William Patrick "Billy" Purtell (January 6, 1886 – March 17, 1962) was a third baseman who played five seasons in Major League Baseball with the Chicago White Sox (1908–1910), Boston Red Sox (1910–1911), and Detroit Tigers (1914).
Born in Columbus, Ohio, Purtell hit .227 in 335 major league games. The only hitting category in which he excelled was the sacrifice hit. He had 28 sacrifice hits in 1909 (10th best in the American League) and 32 in 1910 (3rd best). In 1910, Purtell set an unusual record that still stands. While batting .210 in 151 games for the White Sox and Red Sox, he hit only 6 doubles, the fewest by any major league player in 150 or more games. He did have 5 triples and two home runs. He knocked in 51 runs in 1910.
Also in 1910, Purtell became the first player in Major League history to strike out twice in the same inning. Future Hall of Famer Walter Johnson fanned him twice in the sixth inning of a game on May 10 of that year.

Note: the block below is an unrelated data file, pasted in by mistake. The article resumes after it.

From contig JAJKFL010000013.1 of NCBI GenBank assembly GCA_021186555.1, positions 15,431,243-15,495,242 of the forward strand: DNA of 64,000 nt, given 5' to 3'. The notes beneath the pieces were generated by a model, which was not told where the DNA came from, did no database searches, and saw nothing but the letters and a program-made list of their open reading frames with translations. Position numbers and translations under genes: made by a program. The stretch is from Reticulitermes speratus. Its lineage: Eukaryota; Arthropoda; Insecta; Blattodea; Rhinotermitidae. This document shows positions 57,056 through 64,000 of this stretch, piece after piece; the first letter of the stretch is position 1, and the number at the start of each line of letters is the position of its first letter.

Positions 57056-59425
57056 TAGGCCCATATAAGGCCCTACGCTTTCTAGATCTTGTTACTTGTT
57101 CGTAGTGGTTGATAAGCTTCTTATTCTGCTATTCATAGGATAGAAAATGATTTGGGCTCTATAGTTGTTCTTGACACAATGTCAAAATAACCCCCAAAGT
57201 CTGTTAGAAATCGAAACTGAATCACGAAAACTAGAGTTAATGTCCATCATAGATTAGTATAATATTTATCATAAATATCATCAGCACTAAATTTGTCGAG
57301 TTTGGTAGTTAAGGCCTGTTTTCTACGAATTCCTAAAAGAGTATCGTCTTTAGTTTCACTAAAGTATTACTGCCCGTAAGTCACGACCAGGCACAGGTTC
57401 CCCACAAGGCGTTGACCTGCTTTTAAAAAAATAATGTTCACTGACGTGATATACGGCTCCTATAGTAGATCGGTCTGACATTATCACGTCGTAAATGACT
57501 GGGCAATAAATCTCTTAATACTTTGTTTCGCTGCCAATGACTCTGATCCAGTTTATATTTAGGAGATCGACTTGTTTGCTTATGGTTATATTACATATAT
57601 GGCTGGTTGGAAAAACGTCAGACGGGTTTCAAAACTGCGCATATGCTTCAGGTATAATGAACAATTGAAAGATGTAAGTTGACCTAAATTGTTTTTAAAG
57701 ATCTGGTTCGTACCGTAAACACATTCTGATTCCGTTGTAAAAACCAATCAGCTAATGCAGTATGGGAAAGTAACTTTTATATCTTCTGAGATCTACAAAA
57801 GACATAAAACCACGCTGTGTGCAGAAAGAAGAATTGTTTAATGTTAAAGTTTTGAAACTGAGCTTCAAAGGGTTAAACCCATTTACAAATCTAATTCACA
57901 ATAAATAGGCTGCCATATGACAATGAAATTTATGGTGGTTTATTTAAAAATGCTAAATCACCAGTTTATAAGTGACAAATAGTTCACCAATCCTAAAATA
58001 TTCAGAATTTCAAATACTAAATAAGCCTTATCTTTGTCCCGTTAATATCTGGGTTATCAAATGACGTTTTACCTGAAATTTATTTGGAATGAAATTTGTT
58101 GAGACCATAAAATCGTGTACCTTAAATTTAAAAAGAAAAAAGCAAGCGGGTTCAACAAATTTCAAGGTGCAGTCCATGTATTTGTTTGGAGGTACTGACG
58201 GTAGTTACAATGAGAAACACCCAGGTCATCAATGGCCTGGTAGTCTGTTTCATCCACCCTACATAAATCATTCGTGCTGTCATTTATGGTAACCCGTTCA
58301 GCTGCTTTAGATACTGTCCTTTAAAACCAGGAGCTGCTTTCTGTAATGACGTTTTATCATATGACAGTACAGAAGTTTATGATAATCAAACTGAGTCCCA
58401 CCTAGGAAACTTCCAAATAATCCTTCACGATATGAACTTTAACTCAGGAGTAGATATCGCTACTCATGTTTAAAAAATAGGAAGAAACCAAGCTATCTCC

On August 9, 1910, Purtell was traded by the Chicago White Sox with Frank Smith to the Boston Red Sox for Harry Lord and Amby McConnell.
After playing in the major leagues, Purtell continued to play professional baseball. In fact, his playing career spanned 25 years from 1904 to 1928. In 1918, he was the starting third baseman for the Toronto Maple Leafs of the International League—considered one of the best minor league teams of all time. The team went 88–39 in 1918, and Purtell hit .311 for the Maple Leafs.
Purtell died in 1962 at age 76 in Bradenton, Florida. He was buried at Mansion Memorial Park in Ellenton, Florida.
By Dean Hanley
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